The explosion of research on large scale brain networks, and the “resting state” or “default mode or default network” in particular, has been dizzying. I previously reviewedkey brain network research describing the interaction between the default, salience (attention) and executive controlled networks. The most important conclusion, which was reinforced by my personal experiencewith Interactive Metronome (IM), is that problems with controlled attention (focus) may be responsible for a number of the behavioral symptoms of ADHD—and this is due to the poor ability to suppress the random self-talk “background noise” of the default brain network. [Click herefor related IM-HOME ADHD posts; click herefor ADHD- related Brain Clock.]
A bit of Research: The role of Temporal Processing
Temporal processing (or the timing of neural oscillations/transmissions) plays a critical role in coordinated motor movement. In this paper published in Science, the authors distinguish between “continuous” motor tasks, which involves moving steadily and smoothly at a certain pace, versus “discontinuous” motor tasks, which involve a succession of stops and starts as a person accomplishes each step of an overall goal (i.e., picking up a plate, walking it over to the table, and setting it down). They discuss the role of the cerebellum in each of these types of motor tasks and how the timing control for each differs in terms of the brain structures used, arguing that the cerebellum is involved only early on in setting the timing goal for continuous, smooth movements, but that the cerebellum is involved throughout the movement when it is discontinuous or involves several starts and stops by setting several, successive timing goals. Timing in the brain may be disrupted due to developmental disorder, trauma, or illness resulting in uncoordinated movement and/or cognitive impairment. The Interactive Metronome is a treatment program that measures and improves temporal processing, or timing in the brain, that is critical for movement and thinking.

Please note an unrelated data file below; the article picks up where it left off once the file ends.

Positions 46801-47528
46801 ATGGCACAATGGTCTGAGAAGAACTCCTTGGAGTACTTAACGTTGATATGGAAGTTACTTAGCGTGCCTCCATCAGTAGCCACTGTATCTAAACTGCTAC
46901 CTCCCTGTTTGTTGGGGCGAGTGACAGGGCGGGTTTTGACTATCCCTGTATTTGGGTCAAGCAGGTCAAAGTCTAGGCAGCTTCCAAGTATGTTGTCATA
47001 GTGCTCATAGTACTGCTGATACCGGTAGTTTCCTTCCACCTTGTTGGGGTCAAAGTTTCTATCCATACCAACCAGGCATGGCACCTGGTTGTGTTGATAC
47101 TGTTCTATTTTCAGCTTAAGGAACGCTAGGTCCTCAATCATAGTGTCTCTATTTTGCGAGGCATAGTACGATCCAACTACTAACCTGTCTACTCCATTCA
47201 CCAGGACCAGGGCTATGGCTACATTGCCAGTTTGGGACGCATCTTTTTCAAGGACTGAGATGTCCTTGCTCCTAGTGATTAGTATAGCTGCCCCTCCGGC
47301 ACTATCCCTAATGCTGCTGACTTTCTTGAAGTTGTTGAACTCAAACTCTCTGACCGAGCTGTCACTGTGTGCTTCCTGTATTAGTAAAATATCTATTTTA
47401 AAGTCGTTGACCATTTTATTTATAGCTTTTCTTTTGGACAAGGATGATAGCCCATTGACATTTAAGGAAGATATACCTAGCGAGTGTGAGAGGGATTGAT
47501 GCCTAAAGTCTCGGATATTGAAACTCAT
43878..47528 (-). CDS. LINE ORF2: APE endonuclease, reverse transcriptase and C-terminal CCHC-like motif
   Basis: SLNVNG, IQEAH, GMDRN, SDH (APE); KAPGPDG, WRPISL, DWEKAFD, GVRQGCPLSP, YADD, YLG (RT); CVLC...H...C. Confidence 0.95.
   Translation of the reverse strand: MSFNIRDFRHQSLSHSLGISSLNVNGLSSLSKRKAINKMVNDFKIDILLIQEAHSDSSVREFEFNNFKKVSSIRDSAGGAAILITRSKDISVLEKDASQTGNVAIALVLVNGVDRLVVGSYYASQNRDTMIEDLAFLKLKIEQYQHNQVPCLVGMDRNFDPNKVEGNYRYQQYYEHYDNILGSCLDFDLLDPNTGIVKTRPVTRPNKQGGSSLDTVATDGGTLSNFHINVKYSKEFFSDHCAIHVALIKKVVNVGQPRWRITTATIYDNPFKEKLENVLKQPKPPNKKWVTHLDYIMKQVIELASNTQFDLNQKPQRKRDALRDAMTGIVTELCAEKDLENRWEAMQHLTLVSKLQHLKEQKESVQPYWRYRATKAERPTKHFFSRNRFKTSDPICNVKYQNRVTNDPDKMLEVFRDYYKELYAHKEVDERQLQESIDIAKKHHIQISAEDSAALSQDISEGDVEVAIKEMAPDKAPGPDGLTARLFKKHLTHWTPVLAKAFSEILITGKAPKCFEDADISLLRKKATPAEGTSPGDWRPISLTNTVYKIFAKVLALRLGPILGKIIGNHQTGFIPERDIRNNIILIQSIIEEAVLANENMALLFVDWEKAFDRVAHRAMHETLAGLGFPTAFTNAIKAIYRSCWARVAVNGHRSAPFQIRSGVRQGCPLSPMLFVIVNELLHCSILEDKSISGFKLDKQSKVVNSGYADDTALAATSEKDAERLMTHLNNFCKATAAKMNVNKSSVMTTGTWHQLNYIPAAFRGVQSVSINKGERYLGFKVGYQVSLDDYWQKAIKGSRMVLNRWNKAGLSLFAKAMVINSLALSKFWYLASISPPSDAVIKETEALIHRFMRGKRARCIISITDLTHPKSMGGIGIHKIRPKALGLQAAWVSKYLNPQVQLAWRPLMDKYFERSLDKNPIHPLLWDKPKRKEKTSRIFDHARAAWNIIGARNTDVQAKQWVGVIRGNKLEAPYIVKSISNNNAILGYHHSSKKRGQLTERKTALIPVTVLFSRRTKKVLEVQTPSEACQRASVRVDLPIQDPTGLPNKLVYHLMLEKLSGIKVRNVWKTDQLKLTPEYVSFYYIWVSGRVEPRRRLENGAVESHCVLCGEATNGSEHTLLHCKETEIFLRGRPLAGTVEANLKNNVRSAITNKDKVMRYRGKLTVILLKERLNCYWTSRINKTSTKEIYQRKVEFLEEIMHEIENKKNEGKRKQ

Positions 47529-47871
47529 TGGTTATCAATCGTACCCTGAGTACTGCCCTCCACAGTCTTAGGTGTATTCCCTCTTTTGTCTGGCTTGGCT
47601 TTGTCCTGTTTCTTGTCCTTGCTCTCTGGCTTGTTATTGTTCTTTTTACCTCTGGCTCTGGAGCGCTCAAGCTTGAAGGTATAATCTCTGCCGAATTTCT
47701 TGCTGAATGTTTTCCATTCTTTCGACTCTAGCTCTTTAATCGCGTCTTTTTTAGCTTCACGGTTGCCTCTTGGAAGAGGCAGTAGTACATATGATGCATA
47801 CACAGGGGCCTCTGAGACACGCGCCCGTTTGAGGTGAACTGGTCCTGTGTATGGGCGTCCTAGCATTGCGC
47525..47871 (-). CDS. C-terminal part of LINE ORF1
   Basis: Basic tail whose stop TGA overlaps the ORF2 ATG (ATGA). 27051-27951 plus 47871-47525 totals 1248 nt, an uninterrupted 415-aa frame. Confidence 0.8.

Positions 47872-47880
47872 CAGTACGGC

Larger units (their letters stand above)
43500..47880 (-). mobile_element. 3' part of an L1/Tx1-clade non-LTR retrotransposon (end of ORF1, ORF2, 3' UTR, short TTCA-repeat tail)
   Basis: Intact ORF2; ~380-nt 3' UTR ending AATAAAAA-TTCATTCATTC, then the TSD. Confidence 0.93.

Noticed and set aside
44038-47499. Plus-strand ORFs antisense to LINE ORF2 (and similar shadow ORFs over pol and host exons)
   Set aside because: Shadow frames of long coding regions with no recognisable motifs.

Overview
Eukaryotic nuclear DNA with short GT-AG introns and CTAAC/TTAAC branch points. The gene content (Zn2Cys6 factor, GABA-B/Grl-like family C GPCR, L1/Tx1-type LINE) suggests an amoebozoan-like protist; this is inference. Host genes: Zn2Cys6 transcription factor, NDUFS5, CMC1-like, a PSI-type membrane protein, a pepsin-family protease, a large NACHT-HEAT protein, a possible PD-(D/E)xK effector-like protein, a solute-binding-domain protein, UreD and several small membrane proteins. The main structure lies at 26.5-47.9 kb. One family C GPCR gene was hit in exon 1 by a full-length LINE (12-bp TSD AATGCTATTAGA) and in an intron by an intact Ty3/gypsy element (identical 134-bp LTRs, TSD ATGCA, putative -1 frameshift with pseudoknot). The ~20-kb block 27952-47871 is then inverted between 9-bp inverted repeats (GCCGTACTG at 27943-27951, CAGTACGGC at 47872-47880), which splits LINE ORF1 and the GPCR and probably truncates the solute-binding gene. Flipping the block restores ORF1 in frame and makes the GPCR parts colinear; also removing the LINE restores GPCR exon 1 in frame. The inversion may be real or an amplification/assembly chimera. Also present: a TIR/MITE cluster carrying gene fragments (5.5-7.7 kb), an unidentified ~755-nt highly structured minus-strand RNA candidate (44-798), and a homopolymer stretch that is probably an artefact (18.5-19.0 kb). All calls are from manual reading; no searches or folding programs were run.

Spencer, R.M.C., Zelaznik, H.N., Diedrichsen, J., and Ivry, R.B. (2003). Disrupted timing of discontinuous but not continuous movements by cerebellar lesions. Science, 300(5624), 1437-1442.
A bit of Research: The ability of Adults with ADHD to maintain a rhythm with a faster or slower tempo
Here is an interesting study by Gilden and Marusich (2009) published in Neuropsychology that looked at the ability of adults with ADHD to maintain a rhythm with either a faster tempo (less demand on focus, self-control, and working memory) or a slower tempo (more demand on focus, self-control, and working memory). Persons with ADHD had MUCH more difficulty when the tempo was slower, requiring them to estimate a longer time interval between beats, maintain the time interval in their memory, and restrain themselves from hitting too soon. This study, like many others, points to the direct relationship between timing in the brain and its command center “working memory.” Researchers theorize that Interactive Metronome is affecting this critical “control center” for timing in the brain and thereby improving many of the time-related symptoms of ADHD.
Gilden, D.L. and Marusich, L.R. (2009). Contraction of Time in Attention-Deficit Hyperactivity Disorder. Neuropsychology, 23(2), 265-269.
Does IM really help with ADHD?
Dr. Stanley Greenspan, a noted expert in autism and child development/disorders, and his team of researchers conducted a study to see whether Interactive Metronome (IM) was a beneficial treatment for children with ADHD. They compared boys who received IM to boys who received either no treatment at all or boys who only played video games to try to improve their ability to focus. They found that those children with ADHD who received IM did far better than those that did not, with significant improvement in the areas of attention, motor skills, language processing, reading, and self-control (i.e., less aggressive behavior).